The day started innocently enough. I thought I might research how the Department of Health and Human Services’ new directive on “religious freedom” might impact health care in the United States. The news sources that covered the directive reported something similar to this from Mother Jones:
Health care providers can refuse to provide medical care, including contraception, abortion, and procedures for transgender patients, that violates their religious or moral beliefs, according to regulations published by the Department of Health and Human Services on Thursday. President Donald Trump announced the finalized “conscience protection” rules during remarks for the National Day of Prayer, saying, “Together, we are building a culture that cherishes the dignity and worth of human life.”
The rules specifically mention abortion, sterilization, and assisted suicide as services that health care providers can opt out of performing for religious reasons.
While this regulation was not extensively covered by national media, most that did cover it gave some space to those who opposed the ruling. Here is Think Progress quoting Louise Melling who is deputy legal director at the American Civil Liberties Union:
Once again, this Administration shows itself to be determined to use religious liberty to harm communities it deems less worthy of equal treatment under the law. This rule threatens to prevent people from accessing critical medical care and may endanger people’s lives. Religious liberty is a fundamental right, but it doesn’t include the right to discriminate or harm others. Denying patients health care is not religious liberty. Discriminating against patients based on their gender or gender expression is not religious liberty. Medical standards, not religious belief, should guide medical care.
Trump announced the ruling at yesterday’s National Day of Prayer celebration.
Trump takes credit for everyone saying “Merry Christmas”
The day before National Prayer Day (Wednesday), the president attended an interfaith banquet and praised himself for saving Christmas. From Huffington Post:
Now everyone’s very proud to be saying ‘Merry Christmas’ again. There was a time when we went shopping and you wouldn’t see ‘Merry Christmas’ on the stores, you’d see a red wall and it wouldn’t say that, it would say ‘Happy Holidays’ or something, but it wouldn’t say ’Merry Christmas.’ We’re back to saying ‘Merry Christmas’ again in this country and that’s something I consider a great achievement because it really spells out what’s happening.
Another “great achievement” from our president although I will admit that I have not heard "Merry Christmas" from anyone recently.
Trump’s a prophet. Who knew?
Apparently, Trump's attendance at yesterday's National Day of Prayer featured some interesting speakers. Heather Timmons at Quartz focused on one in particular: mega-church preacher Paula White-Cain. (Timmons says that White-Cain is sometimes called “Trump’s personal pastor.”):
[Timmons] first declared the White House “to be Holy Ground,” and appeared to equate Trump with Jeremiah, the Hebrew prophet who answered a call from God and spent the remainder of his life preaching through Israel. . . .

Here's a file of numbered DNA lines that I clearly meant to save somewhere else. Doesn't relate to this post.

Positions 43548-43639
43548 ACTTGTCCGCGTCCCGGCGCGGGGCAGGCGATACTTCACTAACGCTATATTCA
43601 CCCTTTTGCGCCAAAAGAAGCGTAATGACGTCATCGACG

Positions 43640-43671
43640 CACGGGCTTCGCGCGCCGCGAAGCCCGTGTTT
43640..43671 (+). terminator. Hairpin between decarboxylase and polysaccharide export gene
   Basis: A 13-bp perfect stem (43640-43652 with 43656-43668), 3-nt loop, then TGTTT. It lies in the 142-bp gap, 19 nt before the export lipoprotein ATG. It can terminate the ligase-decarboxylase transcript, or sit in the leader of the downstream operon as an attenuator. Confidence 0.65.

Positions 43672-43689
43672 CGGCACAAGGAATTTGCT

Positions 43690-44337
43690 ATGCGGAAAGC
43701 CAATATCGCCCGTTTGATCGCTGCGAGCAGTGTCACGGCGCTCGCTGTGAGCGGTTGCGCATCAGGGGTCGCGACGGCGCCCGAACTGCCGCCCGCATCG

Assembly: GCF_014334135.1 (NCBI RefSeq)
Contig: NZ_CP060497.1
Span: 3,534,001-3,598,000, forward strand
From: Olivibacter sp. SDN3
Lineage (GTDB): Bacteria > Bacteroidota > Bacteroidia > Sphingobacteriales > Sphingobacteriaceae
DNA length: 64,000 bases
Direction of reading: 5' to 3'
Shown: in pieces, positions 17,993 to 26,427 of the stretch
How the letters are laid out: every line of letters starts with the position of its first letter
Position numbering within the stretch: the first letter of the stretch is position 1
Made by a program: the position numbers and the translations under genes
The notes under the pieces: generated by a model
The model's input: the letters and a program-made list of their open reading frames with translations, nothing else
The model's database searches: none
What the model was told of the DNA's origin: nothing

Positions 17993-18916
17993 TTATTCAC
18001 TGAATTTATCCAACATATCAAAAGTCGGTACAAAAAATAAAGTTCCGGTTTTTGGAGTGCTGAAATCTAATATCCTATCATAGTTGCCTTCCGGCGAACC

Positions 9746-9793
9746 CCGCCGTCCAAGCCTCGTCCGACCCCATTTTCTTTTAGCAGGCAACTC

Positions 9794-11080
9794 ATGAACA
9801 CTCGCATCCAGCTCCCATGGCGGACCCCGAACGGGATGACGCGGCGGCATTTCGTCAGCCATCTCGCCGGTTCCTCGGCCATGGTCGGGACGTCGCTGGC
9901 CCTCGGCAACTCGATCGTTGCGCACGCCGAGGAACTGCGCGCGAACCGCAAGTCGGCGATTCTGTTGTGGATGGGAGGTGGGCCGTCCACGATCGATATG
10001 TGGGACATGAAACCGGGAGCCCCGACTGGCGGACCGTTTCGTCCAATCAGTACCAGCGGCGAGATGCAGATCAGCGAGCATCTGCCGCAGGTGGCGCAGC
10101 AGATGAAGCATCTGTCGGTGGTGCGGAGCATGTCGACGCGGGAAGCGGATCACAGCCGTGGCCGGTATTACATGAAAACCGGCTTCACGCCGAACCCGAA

Referencing a psalm about the prophet, but appearing to also refer to Trump, White-Cain went on, “You ordained all of his days before one of them ever came into being, so not one day takes you by surprise.”
“We are not wrestling against flesh and blood but against principalities, wickedness and darkness, so we declare every demonic network to be scattered right now,” White-Cain said. “We declare right now that there is a hedge of protection over our president, first lady, every assignment, the purpose they carry and the mantle.”
Let Trump “fulfill all the will of the Lord and do the assignment God has carried him to do for Your great name, Your great nation and for all Your people in the world,” she closed, adding “And everybody say ‘Amen!'” to applause.
Applause? I find this adulation from some of those in attendance scary on a couple of levels: that people believed her and clapped, and that our narcissist-in-chief probably ate it up like a Big Mac. But White-Cain is probably not the exception -- a quick look around the Web gets you lots of true believers. For example, here’s former Republican presidential candidate Michele Bachman a couple of weeks ago:
"[Trump] is highly biblical, and I would say to your listeners, we will in all likelihood never see a more godly, biblical president again in our lifetime. So we need to be not only praying for him, we need to support him, in my opinion, in every possible way that we can."
Yeah, Bachman didn’t last long in the 2012 presidential sweepstakes, but she did have supporters. How about this tweet from Trump’s campaign rally in Green Bay last Saturday:
It should be noted that Brad Parscale is not just another evangelical true-believer – he’s Trump’s 2020 campaign manager.
On a certain level, I find all of this scary and I’m having difficulty simply writing-off these followers as just a small portion of Trump’s base. Yes, I need to wrap this up and move on. Now, if only I could quit whistling that old Three Dog Night song about a bullfrog that seems to have gotten stuck in my mind.